It will be interesting to see how many MPs end up defecting. Liberal MP Eva Kjer Hansen has already said that she will not vote in favour of the ban, and perhaps a few Liberal Alliance and Social Democrat MPs could do the same. Kjer Hansen was Minister of Agriculture in the Liberal-only government until the Conservatives made her leave due to accusations of fiddling with pollution numbers. Since then she has been quite mad, not less so since the Conservatives entered the government, and makes no attempt to hide it whenever a decision is not in accordance with her Liberal ideals.
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Helsinkian
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« Reply #1002 on: October 12, 2017, 07:48:25 am »
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It seems that the Finnish Presidential election next January will have little excitement, as the incumbent Niinistö still holds a massive lead and is set to win the election on the first round.

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Diouf
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« Reply #1003 on: November 12, 2017, 12:35:49 pm »
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Government agrees with DPP and Social Liberals on business package



After a long period with focus on the improved S-DPP relationsship, the government has succesfully lured the DPP back into the fold. First with an agreement on significantly lower car taxes, and now an agreement worth 2 billion DKK (0,3 bln euro) a year to improve conditions for businesses. Furthermore, the Social Liberals was included, so it is a broad deal across the blocs, while the Social Democrats stayed out/were kept out. This could help the government's narrative that the Social Democrats are unambitious and unwilling to cooperate on measures to improve the conditions for growth.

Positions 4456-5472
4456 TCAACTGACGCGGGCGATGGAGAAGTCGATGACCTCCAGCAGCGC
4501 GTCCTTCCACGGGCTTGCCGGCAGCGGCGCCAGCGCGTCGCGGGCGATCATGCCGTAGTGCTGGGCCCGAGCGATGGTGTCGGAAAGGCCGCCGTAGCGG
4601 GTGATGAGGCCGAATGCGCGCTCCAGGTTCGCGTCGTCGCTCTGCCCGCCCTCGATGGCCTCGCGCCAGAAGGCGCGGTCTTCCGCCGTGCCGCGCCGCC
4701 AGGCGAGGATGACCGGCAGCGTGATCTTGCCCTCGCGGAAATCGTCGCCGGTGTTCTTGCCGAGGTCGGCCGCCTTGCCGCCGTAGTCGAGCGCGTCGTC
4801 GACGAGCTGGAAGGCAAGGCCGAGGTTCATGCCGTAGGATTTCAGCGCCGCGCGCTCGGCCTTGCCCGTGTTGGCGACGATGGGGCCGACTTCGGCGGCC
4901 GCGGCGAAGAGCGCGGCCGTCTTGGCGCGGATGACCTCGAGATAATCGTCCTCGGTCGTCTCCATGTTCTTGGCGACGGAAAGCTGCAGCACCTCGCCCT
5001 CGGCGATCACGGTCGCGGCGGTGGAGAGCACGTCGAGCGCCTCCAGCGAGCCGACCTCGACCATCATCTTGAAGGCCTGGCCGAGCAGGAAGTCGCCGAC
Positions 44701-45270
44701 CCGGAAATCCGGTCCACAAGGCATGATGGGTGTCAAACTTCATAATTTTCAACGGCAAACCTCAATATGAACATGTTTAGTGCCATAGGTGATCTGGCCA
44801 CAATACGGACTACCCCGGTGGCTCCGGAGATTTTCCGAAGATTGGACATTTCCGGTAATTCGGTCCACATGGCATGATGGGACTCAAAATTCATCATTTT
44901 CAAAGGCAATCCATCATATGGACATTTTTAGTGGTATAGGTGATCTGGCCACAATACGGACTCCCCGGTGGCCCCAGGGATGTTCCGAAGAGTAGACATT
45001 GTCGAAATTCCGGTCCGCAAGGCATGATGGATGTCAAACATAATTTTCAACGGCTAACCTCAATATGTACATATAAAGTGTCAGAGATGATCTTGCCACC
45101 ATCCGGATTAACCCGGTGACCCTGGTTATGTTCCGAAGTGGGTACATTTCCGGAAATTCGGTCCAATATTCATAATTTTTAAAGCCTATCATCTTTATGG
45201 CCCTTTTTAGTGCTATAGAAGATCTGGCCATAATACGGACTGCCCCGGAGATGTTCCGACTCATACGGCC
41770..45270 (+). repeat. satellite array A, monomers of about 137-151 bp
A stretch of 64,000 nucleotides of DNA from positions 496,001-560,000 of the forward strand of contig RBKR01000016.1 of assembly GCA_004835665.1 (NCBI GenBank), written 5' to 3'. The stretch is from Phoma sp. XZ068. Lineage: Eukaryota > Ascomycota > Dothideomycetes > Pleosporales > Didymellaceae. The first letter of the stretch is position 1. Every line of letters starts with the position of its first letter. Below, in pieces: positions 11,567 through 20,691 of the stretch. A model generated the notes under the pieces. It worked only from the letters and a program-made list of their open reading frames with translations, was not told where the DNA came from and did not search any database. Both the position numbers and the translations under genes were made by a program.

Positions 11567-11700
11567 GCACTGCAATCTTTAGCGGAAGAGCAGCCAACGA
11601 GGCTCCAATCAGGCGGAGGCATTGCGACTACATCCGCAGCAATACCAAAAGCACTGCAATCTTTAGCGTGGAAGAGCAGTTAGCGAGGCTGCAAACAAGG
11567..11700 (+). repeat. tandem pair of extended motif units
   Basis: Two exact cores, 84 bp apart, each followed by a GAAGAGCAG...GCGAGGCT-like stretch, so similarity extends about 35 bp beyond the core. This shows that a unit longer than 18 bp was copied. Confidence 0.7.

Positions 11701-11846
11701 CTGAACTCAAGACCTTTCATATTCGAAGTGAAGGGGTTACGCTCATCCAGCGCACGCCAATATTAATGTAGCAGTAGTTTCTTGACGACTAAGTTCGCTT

The deal includes a number of different aspects. Around 1/4 of the money is spent on the DPP's main focus; lower fees and excises on beers, sodas, sugarproducts and nuts to decrease the border shopping in Germany. The Social Liberals got measures to improve internet connections, longer periods with lower taxes for highly skilled foreigners, circular economy measures as well as incentives to use environmentally friendly heat pumps for busineses and households. The Liberals continue their focus on growth in remote areas with lower fees for camping sites, harbours, hotels and small producers of food and alcohol.  The main focus for the two smaller government parties have been to create a better "shareholder culture" with easier options to invest in shares and better conditions for those that do. The DPP logically rejected most of these things during negotiations, but the final agreement did include easier ways for businesses to allow employees to be paid in company shares, and the possibility for all citizens to create a "shareholder savings account", where you can keep shares worth max 50.000 DKK (7.000 euro) and pay a lower shareholder tax on value increases.

Around half of the deal is financed by giving less money to funding job centers in the municipalities, where unemployed persons take short courses in job seeking and meet their caseworker, while 400 mio DKK will be saved on less funds to DSB, the state-owned train transport company. The remaining money is saved on a number of small measures.